Voter ID Bill Signed Into Law
RALEIGH –Governor Pat McCrory signed the General Assembly’s Voter I.D. bill into law on Monday, making us the 34th state to require identification to vote.
The bill requires a form of government-issued photo I.D. to be able to vote, not including student I.D. or out-of-state driver’s licenses.
As a part of the Voter I.D. bill, North Carolinians can no longer register on Election Day, early voting periods are limited from 17 days to 10 days and 16- and 17-year-olds who would be eligible to vote on Election Day are not allowed to pre-register. The bill also eliminates early voting on Sundays. Voters must give any updates about change of address or other changes at least 25 days in advance of Election Day.
The time polls can stay open can no longer be extended, even if there are long lines that will prevent everyone from getting a chance to vote.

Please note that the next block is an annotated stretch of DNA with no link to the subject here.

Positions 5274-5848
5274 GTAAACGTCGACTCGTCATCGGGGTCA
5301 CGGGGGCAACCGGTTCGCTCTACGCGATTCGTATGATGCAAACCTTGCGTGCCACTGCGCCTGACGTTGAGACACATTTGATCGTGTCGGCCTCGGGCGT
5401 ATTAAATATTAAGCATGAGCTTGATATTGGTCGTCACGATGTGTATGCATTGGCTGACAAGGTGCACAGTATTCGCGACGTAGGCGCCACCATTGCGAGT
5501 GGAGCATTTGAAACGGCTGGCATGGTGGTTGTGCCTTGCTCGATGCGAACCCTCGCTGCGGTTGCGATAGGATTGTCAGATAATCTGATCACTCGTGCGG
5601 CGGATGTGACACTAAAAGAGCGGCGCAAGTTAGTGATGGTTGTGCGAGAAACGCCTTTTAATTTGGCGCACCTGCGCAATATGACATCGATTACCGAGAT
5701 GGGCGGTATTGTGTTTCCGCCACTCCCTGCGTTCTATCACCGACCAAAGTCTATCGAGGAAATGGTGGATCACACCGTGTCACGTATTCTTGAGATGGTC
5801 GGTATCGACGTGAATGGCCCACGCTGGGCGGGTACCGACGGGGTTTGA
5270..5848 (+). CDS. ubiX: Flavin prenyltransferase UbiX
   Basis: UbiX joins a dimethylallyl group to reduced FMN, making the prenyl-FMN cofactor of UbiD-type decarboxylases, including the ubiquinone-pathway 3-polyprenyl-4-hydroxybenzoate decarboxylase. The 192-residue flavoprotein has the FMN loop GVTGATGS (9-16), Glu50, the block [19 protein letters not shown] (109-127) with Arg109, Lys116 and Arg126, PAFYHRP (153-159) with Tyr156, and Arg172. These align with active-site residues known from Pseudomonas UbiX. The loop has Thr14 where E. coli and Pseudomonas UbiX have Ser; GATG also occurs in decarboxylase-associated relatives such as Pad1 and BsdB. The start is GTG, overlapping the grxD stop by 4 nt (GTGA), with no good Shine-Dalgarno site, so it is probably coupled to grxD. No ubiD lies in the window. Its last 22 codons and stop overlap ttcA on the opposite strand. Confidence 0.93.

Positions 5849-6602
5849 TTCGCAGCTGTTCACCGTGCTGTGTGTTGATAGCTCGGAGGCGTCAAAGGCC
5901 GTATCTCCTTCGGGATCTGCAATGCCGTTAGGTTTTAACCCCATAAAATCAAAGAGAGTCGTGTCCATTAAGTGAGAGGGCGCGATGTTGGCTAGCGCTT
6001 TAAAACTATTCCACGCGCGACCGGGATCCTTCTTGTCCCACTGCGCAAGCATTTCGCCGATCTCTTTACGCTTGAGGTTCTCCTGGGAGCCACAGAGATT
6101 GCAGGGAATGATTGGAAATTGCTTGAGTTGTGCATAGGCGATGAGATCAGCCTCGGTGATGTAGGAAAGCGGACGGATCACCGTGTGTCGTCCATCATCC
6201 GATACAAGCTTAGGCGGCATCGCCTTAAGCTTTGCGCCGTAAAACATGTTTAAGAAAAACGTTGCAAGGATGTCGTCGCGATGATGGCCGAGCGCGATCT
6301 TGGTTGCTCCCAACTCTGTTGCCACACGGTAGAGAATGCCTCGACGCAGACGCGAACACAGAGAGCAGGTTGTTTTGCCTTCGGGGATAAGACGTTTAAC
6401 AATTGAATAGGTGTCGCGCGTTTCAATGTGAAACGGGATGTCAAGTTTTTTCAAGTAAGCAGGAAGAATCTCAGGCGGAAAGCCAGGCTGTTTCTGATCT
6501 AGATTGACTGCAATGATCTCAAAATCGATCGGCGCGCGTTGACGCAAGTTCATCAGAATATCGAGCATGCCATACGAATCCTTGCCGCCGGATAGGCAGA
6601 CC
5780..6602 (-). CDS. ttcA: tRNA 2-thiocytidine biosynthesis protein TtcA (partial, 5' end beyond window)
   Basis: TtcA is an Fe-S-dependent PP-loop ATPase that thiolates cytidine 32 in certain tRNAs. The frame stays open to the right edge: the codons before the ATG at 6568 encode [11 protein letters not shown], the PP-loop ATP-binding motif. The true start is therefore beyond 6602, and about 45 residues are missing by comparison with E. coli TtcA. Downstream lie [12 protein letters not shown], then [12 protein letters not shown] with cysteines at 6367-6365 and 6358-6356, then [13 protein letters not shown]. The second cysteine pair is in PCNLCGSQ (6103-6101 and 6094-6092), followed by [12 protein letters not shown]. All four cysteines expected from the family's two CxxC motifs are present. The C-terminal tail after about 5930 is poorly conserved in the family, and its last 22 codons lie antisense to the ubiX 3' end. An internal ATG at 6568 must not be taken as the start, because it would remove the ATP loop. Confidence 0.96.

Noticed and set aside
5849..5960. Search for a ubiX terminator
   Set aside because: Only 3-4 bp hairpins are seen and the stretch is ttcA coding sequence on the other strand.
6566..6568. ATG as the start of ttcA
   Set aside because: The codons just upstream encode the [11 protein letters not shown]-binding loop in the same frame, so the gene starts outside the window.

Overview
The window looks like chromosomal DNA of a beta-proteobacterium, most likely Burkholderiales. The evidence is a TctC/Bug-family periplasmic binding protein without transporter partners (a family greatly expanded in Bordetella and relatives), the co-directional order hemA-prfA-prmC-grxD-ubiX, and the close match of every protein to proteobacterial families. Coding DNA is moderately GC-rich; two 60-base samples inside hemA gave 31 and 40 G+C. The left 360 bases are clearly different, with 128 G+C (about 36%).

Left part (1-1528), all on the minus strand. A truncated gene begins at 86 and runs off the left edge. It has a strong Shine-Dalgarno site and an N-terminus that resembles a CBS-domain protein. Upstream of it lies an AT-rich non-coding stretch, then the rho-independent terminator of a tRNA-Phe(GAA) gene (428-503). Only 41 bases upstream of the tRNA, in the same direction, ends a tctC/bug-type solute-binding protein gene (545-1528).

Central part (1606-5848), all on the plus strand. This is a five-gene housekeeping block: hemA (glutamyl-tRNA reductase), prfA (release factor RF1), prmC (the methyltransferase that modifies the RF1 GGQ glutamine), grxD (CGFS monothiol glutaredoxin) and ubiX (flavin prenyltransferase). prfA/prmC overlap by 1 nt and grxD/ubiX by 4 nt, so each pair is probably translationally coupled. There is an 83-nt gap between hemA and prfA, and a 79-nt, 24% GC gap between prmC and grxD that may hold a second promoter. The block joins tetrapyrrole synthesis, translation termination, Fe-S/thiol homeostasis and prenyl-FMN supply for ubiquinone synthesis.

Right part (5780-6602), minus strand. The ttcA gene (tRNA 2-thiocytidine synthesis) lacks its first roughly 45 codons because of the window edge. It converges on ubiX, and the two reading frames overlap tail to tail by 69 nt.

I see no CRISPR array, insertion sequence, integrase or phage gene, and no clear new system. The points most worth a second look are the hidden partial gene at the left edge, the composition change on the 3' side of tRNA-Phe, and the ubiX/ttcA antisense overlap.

Political parties are now allowed to send ten observers to different voting precincts to monitor voting on Election Day and gives citizens the authority to challenge the legality of someone else’s voting if they live in the same county.
Straight-ticket voting, which allows a voter to check a box saying they are voting for all of the Republican or all of the Democratic candidates on a ballot, is now gone as well. Voters who show up at the wrong precinct are no longer given a provisional ballot so they can vote properly.
Individuals can now donate up to $5,000 to political campaigns, up from the previous $4,000.
The bill was initially held in the Senate to see what the Supreme Court’s decision in the Voting Rights Act case would be. With the Supreme Court striking down part of the Voting Rights Act in June, states like North Carolina with a history of racially-motivated voter suppression no longer need federal approval to make changes to voting laws.